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Repeat expansion diseases: when a good RNA turns bad

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An increasing number of dominantly inherited diseases have now been linked with expansion of short repeats within specific genes. Although some of these expansions affect protein function or result in haploinsufficiency, a significant portion cause pathogenesis through production of toxic RNA molecules that alter cellular metabolism. In this review, we examine the criteria that influence toxicity of these mutant RNAs and discuss new developments in therapeutic approaches. Copyright © 2010 John Wiley & Sons, Ltd.

Figure 1.

Repeat expansions can occur in 5′UTRs, the coding region, introns or 3′UTRs. Normal and premutation alleles do not show disease symptoms, but premutation alleles are primed to expand in the next generation. As repeats get longer symptoms are seen at an earlier age and are more severe. Note that repeat lengths in introns and 3′UTRs can become much larger than in coding regions and 5′UTRs.

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Figure 2.

CUG‐repeat RNA accumulates in nuclear foci in type 1 myotonic dystrophy (DM1) patient fibroblasts. Fluorescence in situ hybridization (FISH) using a Cy3(CAG)8 oligonucleotide probe. Foci containing toxic RNA species appear red, whereas the nucleus stained with DAPI appears blue..

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Figure 3.

Toxic RNAs have myriad downstream effects on cellular metabolism. Expression of repeat‐containing RNAs can induce hypermethylation and heterochromatinization of the neighboring DNA (1). The double‐stranded hairpin structure formed by the repeat RNAs can sequester RNA‐binding proteins such as MBNL1 (2). This leads to altered splicing of MBNL1 target RNAs (3). In addition, in some cases kinase pathways are activated through unknown mechanisms, leading to aberrant phosphorylation and localization of CUGBP1 (4). This also has impact on splice site choice and perhaps on decay and translation of CUGBP1 target messenger RNAs (mRNAs) (5 and 6). The toxic RNA can be cleaved by the Dicer protein to generate siRNAs that may inhibit expression of genes containing complementary repeats (7). This siRNA pathway can also induce silencing of the toxic repeat‐containing gene (8). Finally, when CAG repeats lie within a coding region they can encode polyglutamine, which also has toxic effects on the cell (9).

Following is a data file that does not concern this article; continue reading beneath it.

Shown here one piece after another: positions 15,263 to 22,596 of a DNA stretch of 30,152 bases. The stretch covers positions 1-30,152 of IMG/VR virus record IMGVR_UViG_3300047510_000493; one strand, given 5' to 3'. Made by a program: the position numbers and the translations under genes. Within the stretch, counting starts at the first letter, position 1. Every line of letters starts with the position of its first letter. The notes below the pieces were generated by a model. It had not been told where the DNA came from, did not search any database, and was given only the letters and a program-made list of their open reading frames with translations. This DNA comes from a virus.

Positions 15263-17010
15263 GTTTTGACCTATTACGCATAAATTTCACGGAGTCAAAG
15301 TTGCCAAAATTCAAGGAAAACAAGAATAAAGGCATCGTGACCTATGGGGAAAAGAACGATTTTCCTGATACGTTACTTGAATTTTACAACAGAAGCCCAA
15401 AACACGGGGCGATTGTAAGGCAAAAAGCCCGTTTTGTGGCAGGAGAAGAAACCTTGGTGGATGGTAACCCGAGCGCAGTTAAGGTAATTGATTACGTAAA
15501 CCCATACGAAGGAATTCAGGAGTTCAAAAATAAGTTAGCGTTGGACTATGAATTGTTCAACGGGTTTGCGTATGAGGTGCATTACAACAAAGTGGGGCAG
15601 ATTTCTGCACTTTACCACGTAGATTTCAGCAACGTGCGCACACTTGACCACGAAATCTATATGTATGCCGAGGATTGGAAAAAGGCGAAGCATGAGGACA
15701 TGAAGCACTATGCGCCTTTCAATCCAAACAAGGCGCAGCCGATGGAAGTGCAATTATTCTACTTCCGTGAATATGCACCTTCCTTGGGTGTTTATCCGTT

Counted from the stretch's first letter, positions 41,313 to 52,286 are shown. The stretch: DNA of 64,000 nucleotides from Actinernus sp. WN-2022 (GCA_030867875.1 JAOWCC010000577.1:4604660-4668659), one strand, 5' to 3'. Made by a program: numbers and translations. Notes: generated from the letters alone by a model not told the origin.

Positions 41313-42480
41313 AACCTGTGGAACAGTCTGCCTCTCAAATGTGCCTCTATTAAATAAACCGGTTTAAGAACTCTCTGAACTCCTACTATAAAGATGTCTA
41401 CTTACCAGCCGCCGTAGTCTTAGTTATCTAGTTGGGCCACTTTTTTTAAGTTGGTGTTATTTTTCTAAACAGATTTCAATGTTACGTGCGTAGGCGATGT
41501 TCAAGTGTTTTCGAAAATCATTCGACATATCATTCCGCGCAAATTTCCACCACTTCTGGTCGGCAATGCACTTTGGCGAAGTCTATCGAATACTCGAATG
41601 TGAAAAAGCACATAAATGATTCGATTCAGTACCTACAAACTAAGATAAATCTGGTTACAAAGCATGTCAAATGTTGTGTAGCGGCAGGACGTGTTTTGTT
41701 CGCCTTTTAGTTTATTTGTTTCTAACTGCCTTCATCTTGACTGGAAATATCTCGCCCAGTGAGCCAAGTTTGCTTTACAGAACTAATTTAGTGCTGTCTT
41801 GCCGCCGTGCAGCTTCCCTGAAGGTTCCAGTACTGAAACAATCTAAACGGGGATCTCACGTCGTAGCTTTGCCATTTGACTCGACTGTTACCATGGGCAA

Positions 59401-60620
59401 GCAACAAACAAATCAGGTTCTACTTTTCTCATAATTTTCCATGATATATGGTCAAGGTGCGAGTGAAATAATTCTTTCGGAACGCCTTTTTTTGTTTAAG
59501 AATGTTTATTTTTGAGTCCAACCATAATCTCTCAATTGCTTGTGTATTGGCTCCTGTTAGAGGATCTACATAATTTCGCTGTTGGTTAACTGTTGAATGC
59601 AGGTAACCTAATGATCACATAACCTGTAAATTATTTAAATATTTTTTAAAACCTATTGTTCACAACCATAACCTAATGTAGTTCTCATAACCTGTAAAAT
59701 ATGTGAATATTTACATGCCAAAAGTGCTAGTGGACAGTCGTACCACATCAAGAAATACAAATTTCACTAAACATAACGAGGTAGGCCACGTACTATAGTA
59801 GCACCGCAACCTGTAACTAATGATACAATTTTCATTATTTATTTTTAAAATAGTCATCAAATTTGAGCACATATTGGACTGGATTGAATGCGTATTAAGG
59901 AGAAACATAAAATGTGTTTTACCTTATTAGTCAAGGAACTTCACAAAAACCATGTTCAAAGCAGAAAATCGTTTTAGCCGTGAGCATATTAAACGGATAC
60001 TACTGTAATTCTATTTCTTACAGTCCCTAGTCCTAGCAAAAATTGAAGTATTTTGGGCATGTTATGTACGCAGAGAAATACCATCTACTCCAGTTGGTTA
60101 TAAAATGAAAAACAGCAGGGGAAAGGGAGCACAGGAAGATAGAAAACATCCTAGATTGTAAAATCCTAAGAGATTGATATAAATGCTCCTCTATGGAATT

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Figure 4.

Effects of various therapeutics on toxic RNA and cellular metabolism in DM1. (a) Wild‐type dystrophia myotonica protein kinase (DMPK) RNA does not interact with MBNL1 (red circles) and MBNL1 is distributed throughout the nucleus (blue). In wild‐type cells, MBNL1 and CUGBP1 (yellow circles) are directed to their target pre‐mRNA and appropriately regulate splice site selection. (b) In mutant cells, MBNL1 is titrated away from its normal targets by the repeat hairpin and accumulates in nuclear foci. CUGBP1 is hyperphosphorylated and overexpressed. This alters splice site selection. (c) Antisense oligonucleotides (AONs) or morpholinos (green lines) disrupt the hairpin RNA and/or the MBNL1 interaction, which releases MBNL1 to perform its usual roles. (d) Ribozymes (scissors) can degrade the hairpin RNA, releasing MBNL1 to correct splicing. (e) Small molecules to disrupt MBNL1 binding (green diamonds) release MBNL1 to perform its normal roles. (f) Increasing MBNL1 expression can flood the cell with excess MBNL1 allowing it to bind its splicing targets in addition to mutant DMPK mRNA. (g) AONs directed to splice sites prevent splicing at the incorrect site. (h) Kinase inhibitors reduce CUGBP1 phosphorylation and overexpression and favor normal splice site choice. The effects on CUGBP1 phosphorylation and abundance are not easily predicted in all cases as the mechanisms leading to hyperphosphorylation and stabilization are unknown.

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